Merck, in collaboration with Kenya Women Parliamentary Association and University of Nairobi, has kicked off the “More than a Mother” Campaign as part of Merck Fertility Capacity Advancement Programme.
“The Merck More Than A Mother Campaign will not only provide medical education and awareness for medical students and general practitioners but will also support governments to define policies to improve access to safe and effective fertility care, address the need for interventions to reduce stigmatization and social suffering of infertile women and raise awareness about male infertility and the necessity for a team approach to family building among couples,” explained Rasha Kelej, Vice president and head of Global Business Social Responsibility and Market Development.
Through this campaign, Merck will address, together with local stakeholders, the key challenges that are associated with resource-constrained settings such as prevention of infertility, education and self-development, ART/IVF regulation, geographic barriers, reproductive rights and over-population and limited resources arguments.
Merck has supported Kenya’s IVF bill during many meetings with Kenya women of parliament, University of Nairobi, medical Students, community and media.
According to World Health Organisation (WHO) data, more than 180 million couples in developing countries (which one in every four couples) suffer from primary or secondary infertility. In sub-Saharan Africa infertility is caused by infections in over 85% of women compared to 33% worldwide which emphasise the importance of infertility prevention programmes in Africa.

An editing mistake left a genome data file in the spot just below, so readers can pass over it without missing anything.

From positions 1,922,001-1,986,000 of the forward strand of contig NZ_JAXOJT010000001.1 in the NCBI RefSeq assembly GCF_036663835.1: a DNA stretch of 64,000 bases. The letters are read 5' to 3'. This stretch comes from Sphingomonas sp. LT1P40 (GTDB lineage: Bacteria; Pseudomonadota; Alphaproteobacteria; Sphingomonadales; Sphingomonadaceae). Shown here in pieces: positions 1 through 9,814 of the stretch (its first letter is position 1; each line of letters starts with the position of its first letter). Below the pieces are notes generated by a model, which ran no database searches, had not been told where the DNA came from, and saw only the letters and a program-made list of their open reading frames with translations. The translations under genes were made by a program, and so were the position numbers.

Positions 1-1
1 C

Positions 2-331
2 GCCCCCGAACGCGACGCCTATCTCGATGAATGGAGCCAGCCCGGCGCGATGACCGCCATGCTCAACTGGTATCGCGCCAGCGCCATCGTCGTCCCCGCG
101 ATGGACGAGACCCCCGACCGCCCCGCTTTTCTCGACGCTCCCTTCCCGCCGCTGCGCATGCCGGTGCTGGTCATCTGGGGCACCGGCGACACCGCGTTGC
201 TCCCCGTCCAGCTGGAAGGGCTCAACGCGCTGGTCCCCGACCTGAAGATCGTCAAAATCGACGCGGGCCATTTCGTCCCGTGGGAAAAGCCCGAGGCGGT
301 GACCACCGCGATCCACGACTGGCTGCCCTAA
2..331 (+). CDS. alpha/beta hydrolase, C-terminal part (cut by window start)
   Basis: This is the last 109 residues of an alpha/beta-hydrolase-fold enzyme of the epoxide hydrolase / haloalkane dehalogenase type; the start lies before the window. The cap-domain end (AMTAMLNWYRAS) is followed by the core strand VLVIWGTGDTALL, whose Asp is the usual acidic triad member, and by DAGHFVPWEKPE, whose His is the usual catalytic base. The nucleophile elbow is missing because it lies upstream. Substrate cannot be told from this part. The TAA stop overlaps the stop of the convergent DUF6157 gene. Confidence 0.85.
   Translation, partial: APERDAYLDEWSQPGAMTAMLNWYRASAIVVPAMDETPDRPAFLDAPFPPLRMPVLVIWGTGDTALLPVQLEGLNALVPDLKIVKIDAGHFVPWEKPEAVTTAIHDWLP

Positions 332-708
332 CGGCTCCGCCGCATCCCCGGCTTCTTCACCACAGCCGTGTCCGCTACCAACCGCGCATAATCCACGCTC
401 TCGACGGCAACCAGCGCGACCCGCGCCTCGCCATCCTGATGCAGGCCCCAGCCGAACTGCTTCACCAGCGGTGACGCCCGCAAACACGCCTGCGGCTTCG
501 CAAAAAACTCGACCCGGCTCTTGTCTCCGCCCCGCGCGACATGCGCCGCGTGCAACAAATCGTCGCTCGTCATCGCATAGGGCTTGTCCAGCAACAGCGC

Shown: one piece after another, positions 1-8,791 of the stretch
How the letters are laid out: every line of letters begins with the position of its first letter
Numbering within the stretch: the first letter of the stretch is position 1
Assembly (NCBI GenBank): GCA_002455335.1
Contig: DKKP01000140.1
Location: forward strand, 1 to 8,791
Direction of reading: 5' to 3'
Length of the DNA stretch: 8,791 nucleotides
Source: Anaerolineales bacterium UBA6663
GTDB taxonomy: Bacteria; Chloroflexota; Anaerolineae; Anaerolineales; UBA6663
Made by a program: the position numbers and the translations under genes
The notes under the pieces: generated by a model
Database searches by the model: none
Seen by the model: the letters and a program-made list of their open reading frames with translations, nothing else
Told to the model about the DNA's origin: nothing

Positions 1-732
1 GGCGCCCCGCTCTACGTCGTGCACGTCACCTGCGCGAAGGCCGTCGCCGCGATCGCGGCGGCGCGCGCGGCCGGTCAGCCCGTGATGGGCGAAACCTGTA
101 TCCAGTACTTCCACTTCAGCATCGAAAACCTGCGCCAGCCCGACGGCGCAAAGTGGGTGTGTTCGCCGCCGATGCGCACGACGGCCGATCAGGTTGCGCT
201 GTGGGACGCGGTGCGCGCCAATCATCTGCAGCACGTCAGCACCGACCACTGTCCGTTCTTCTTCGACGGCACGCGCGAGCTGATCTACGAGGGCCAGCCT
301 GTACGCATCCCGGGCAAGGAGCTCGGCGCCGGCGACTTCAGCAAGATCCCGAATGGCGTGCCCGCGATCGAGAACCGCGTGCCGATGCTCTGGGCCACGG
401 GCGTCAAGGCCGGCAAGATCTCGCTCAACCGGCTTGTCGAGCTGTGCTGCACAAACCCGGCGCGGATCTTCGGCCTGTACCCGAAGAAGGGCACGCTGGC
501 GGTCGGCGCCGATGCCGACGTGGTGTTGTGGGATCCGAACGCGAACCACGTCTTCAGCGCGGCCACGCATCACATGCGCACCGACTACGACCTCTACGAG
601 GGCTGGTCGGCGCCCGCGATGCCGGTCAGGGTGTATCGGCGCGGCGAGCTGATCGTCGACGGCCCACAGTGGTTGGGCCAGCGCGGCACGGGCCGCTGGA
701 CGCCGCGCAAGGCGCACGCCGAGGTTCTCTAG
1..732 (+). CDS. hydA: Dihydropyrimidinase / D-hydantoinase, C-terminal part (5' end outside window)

Differences between the developed and developing world are emerging because of the different availability in safe, effective and equitable infertility care and different socio-cultural value surrounding parenthood and procreation since the social stigma of childlessness especially for infertile women still leads to isolation and stigmatisation in many African cultures.
During her meeting with University of Nairobi and Kenya Women Parliamentary Association to kick off the campaign, Belen Garijo, Member of the Executive Board of Merck and CEO Merck Healthcare, emphasised: “Providing access to infertility care is important, but it is even more important to intervene to decrease stigmatisation and social suffering arising from this condition. And this what we are aiming to do in partnership with local stakeholders across Kenya and Africa at large.”
Joyce Lay, a Member of Parliament, stated: “We cannot talk in hushed tones anymore, infertility is real and needs all of us to work together to fight stigma, majority of infertility causes is untreated infection, information is very vital to help prevention, early detection and available treatment methods.”
“The cost of IVF needs to be affordable for every couple who needs these services. The government can remove or lower taxes on IVF equipment. Our country doesn’t have single embryologists therefore capacity building is needed to improve access to fertility care, let’s give this a priority,” she added.